636003838346866984-Vera-Mug-1464798295051-2628029-ver1.0-2.pngHOUSTON – A twenty-four-year-old teacher accused of having sex with a thirteen-year-old student turned herself in to police on Wednesday morning, after a warrant was issued for her arrest.

Alexandria Vera, 24, is charged with continuous sex abuse of a child. Harris County prosecutors said Vera had sex with a 13-year-old boy who was also her student.  The victim turned 14 after the alleged crimes.

Students remember Vera as the “cool teacher” who let kids at Stovall Middle School use cell phones in class.  They also long suspected her to be romantically involved with an eighth-grader.
“That kid was always over (Vera’s house in Spring) and she always told (neighbors) it was her brother,” said one neighbor, who did not want to be identified.

Vera sometimes had as many as five teenage boys over at one time, accord ing to neighbors.

“She was having a lot of kids in her home,” one neighbor said.  “There was drinking in the front.  We always found beer bottles and beer cans on her side of the lawn and half of the (teens) did not look older than high school, maybe.”

According to court documents, Vera said she and the victim “love each other.”  They had sex almost daily for nine months, Vera told investigators, according to court documents.  She said the two met in summer school, then grew close the following school year.

During an open house in the fall, Vera claimed she was introduced to the victim’s parents as “his girlfriend.”  She also told investigators the boy’s family accepted the relationship, invited her to family gatherings and became “very supportive and excited” when told Vera was pregnant with the victim’s child in January, according to court records.

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But when Child Protective Services showed up at the school to question Vera and the victim, she said she got nervous and later had an abortion.

Vera already has a 4-year-old daughter. Neighbors said they have not seen either for days.

A man answered Vera’s door Tuesday and said he did not know where she went. Police issued a warrant for her arrest before she turned herself in on Wednesday.

Meanwhile, a spokesman for Aldine ISD said Vera has been on administrative leave since last month and that the district is in the process of terminating her employment.

In a statement, school district officials said:

Image result for Alexandria VeraAldine ISD has been made aware that charges have been filed against a former Stovall Middle School teacher involved in inappropriate behavior with a male student. When the allegation was made in April, the teacher was immediately removed from the school and placed on administrative leave. Aldine ISD Police investigated the incident and turned their findings over to the Harris County District Attorney’s Office. The safety and security of Aldine ISD’s students and staff remains a priority of the school district.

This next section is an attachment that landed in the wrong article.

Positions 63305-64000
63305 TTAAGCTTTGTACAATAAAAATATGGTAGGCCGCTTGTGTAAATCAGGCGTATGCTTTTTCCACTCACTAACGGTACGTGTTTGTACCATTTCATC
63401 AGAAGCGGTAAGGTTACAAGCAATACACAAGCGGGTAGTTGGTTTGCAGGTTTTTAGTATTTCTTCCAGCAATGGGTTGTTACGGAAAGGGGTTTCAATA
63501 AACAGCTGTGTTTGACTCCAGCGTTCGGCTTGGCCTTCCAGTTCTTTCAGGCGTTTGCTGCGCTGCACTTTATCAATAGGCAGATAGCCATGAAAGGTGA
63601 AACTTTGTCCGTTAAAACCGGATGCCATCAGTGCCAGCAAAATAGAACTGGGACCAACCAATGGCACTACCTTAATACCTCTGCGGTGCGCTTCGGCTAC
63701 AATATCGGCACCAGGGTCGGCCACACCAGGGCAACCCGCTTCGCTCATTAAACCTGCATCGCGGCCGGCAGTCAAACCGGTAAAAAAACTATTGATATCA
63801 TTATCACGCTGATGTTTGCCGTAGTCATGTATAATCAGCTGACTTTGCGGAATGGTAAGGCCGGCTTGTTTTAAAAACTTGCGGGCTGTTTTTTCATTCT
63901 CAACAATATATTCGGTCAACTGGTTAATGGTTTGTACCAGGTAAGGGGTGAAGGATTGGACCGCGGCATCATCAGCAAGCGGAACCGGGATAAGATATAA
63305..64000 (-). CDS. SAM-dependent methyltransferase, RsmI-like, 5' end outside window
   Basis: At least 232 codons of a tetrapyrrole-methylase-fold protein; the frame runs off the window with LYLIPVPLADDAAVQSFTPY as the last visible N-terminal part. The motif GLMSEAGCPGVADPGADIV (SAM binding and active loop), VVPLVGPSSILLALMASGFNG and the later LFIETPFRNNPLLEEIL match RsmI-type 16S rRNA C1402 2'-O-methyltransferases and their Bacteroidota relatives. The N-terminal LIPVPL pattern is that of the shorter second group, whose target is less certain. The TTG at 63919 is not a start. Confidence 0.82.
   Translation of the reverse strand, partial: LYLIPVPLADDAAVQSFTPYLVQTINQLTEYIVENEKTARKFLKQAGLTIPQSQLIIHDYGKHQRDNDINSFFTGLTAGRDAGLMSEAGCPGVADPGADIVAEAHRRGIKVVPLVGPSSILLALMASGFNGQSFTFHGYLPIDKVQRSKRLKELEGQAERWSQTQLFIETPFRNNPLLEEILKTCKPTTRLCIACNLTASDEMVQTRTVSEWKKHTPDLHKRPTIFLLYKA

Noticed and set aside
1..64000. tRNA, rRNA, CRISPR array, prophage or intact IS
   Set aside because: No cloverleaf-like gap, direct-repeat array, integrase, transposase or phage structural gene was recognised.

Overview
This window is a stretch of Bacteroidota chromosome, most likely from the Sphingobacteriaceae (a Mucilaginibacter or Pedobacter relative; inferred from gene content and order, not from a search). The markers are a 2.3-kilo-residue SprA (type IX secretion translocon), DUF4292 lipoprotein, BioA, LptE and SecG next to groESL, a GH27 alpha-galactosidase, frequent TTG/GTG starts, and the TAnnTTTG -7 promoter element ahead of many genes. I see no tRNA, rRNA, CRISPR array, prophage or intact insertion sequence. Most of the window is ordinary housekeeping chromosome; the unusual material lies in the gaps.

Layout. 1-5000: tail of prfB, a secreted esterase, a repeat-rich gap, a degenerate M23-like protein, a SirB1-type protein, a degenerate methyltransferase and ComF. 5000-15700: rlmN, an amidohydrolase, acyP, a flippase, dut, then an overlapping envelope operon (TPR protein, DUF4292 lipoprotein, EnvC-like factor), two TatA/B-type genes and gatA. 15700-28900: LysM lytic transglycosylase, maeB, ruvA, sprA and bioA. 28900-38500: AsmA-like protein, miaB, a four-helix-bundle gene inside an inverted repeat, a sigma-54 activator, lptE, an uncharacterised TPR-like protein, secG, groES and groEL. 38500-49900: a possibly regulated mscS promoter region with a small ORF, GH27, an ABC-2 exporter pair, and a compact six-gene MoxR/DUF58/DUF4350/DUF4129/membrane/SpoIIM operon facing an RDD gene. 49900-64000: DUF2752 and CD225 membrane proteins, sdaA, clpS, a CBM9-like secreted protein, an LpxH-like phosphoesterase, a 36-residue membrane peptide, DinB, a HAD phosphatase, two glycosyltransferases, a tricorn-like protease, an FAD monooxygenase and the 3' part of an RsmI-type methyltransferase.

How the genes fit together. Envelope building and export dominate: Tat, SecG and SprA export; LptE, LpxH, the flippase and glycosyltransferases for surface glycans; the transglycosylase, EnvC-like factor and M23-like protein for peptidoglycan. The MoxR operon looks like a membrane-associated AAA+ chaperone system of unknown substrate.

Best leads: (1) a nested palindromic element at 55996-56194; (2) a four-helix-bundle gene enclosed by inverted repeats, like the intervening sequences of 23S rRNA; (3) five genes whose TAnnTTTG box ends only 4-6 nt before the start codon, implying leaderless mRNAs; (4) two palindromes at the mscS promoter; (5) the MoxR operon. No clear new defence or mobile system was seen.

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Vera's bond was set at $100,000. She remains in custody at this time. Texas law, the felony sexual abuse charge carries a minimum sentence of 25 to 99 years in prison. Probation and early release are not options, according to the law, because it is an aggravated offense.

TOP STORY: Police Say Man Posted Photo of Girlfriend’s Body on Facebook; It Lingered for 36 Hours

A Texas man posted a photo of his dead girlfriend’s body on her Facebook page on Sunday after fatally stabbing her as part of a suicide pact, the police say. The image remained on the site for 36 hours before Facebook removed it.

Kenneth Alan AmyxCredit, via Associated Press
The man, Kenneth Alan Amyx, 45, told the authorities that he and his girlfriend, Jennifer Streit-Spears, 43, had discussed a suicide pact for months. They had been drinking at an apartment in Plano, Tex., and had agreed to stab each other until both died, according to a Plano Police Department affidavit. But Ms. Streit-Spears “chickened out,” Mr. Amyx said, and he had to “finish her off,” according to the affidavit.

Officer David Tilley, a spokesman for the department, said that Mr. Amyx not only posted a photo of Ms. Streit-Spears — nude and with her neck cut — on her page, he also posted a selfie of his face covered in blood and the words “Pray for us,” the officer said.

Officer Tilley said the photo of the body was dark, as though the lights had been out and the photo had been taken without a flash. Still, he said, “it was quite disturbing.”